Digital marketing is transmuting rapidly as new publishers, media types and ad formats emerge. Marketers aim to optimise their campaigns by maximising conversions, ROI, and revenue while decreasing cost per acquisition (CPA).
However, marketers need to think analytically about each marketing moment available when sending a message to the customer during his or her journey.
As digital marketing has evolved, marketers now have more signals available to them to better understand each interaction. The goal should be to become more knowledgeable about all the signals and data available in a marketing moment so that a better experience can take place between a brand and its customer, creating an easy and fluid experience and conversation with the customer.
Most often, these moments are not being leveraged to their fullest extent. The language used within the digital industry can be evolved to better support this goal. The term ‘channel’, for example, no longer accurately reflects the customer journey and perhaps constrains the ability of marketers to seize new opportunities, as the approach can become too siloed and one-dimensional.
When we consider a browser, device, a search opportunity, and a social ad unit, they can no longer be correctly grouped as merely different channels. The publisher, device type, and ad format are merely mechanics on how to deliver the marketing message. Rather than just focusing on the ad unit you plan to deploy, the key is to find the right moments to engage with the customer.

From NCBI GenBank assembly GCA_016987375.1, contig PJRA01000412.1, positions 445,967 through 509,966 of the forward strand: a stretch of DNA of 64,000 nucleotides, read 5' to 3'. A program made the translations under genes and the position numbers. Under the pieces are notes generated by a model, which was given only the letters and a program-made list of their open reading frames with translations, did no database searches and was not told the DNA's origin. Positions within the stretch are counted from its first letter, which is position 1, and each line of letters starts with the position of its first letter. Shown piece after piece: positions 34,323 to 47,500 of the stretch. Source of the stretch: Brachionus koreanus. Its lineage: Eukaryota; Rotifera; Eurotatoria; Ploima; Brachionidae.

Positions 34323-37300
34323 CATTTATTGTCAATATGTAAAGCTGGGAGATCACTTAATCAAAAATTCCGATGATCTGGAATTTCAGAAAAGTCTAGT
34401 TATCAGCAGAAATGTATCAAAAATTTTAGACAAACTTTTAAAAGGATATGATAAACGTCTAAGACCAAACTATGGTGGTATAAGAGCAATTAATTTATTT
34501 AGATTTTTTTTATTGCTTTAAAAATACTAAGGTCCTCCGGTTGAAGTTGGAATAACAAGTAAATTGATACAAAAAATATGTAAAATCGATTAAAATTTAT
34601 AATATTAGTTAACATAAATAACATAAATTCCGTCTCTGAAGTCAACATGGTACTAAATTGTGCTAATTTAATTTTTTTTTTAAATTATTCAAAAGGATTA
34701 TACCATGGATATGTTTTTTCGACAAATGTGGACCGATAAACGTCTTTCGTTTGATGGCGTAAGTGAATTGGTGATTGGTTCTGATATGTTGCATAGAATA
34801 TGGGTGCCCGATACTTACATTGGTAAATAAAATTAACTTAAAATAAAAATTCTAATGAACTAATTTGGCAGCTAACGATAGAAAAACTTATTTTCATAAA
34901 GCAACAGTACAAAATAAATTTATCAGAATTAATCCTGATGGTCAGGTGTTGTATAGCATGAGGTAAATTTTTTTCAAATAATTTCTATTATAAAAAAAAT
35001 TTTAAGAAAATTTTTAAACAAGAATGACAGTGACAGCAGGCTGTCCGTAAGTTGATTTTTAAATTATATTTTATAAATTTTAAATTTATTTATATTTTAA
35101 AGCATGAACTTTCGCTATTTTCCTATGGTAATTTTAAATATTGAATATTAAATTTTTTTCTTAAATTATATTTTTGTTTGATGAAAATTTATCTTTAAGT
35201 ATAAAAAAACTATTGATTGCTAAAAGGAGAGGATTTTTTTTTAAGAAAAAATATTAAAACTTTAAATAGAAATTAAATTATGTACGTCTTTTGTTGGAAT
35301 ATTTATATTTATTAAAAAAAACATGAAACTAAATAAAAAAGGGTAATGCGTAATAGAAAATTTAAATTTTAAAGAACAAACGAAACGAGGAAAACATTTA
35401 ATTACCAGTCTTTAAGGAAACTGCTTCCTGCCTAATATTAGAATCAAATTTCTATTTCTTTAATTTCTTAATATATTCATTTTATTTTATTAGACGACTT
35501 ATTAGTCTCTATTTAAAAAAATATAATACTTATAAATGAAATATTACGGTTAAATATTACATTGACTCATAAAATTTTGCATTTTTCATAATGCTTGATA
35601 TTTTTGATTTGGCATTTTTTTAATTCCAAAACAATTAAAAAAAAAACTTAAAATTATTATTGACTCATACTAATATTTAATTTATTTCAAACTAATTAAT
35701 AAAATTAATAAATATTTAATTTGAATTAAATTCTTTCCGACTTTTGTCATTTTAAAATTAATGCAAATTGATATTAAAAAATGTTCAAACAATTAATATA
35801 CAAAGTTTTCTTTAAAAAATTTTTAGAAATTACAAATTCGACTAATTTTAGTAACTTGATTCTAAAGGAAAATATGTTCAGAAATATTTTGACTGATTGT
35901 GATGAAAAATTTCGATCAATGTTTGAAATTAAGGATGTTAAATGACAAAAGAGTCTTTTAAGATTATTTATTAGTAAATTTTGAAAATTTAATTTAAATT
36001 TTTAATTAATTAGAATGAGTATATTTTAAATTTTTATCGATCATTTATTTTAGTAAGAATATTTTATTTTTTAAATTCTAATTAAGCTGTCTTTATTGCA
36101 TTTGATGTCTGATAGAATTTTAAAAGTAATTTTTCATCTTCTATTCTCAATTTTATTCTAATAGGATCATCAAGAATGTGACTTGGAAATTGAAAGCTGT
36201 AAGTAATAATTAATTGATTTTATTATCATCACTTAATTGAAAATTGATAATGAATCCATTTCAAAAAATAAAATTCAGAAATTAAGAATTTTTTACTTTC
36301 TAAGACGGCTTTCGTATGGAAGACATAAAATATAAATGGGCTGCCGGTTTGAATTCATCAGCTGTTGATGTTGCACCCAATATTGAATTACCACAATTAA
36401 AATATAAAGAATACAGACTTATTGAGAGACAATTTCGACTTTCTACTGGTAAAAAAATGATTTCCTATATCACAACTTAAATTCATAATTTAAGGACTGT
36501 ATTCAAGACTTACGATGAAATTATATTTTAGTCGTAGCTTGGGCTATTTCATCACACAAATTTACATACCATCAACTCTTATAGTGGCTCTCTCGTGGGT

By focusing on moments, brands can position their messages to the right audience, at the right time ‒ irrespective of the format, device or publisher. Perhaps we should now think in ‘dimensions’ that make up these marketing moments.
The digital marketing dimensions predominantly deployed now include search, social, display, email, mobile and in-app paid advertising. However those environments encompass browsers, 1:1 platforms, applications and different devices. For example, retailers can now run shopping ad campaigns across Google, Bing and Yahoo!, while Facebook offers its Dynamic Product Ads service. With reach across both desktop and mobile, retailers can now promote their product catalogue to capture active shoppers.
As these so-called channels proliferate, marketers will need to learn and understand a landscape that takes in publishers, devices, ad types, and different target audience behaviour.
This is further supported by the emergence of newer outlets that can be folded into marketing strategies, such as Snapchat, Pinterest, and Instagram. With all these new dimensions, the real challenge of digital advertising is getting the mix right. Technology and algorithms can help with this, by combining the fire-hose of social and search data into a single marketing funnel.
As marketers learn how to analyse and act on this increasing volume of data and activity, they will get better at managing these new dimensions and technology will remove the false divides that currently exist.
To be truly agile and keep up with customers, there needs to be more focus on the marketer’s relationship to consumers and less on the media. Instead of asking what is the right channel, advertisers need to ask, how do I get more people to engage with my brand, buy my product, and install my app?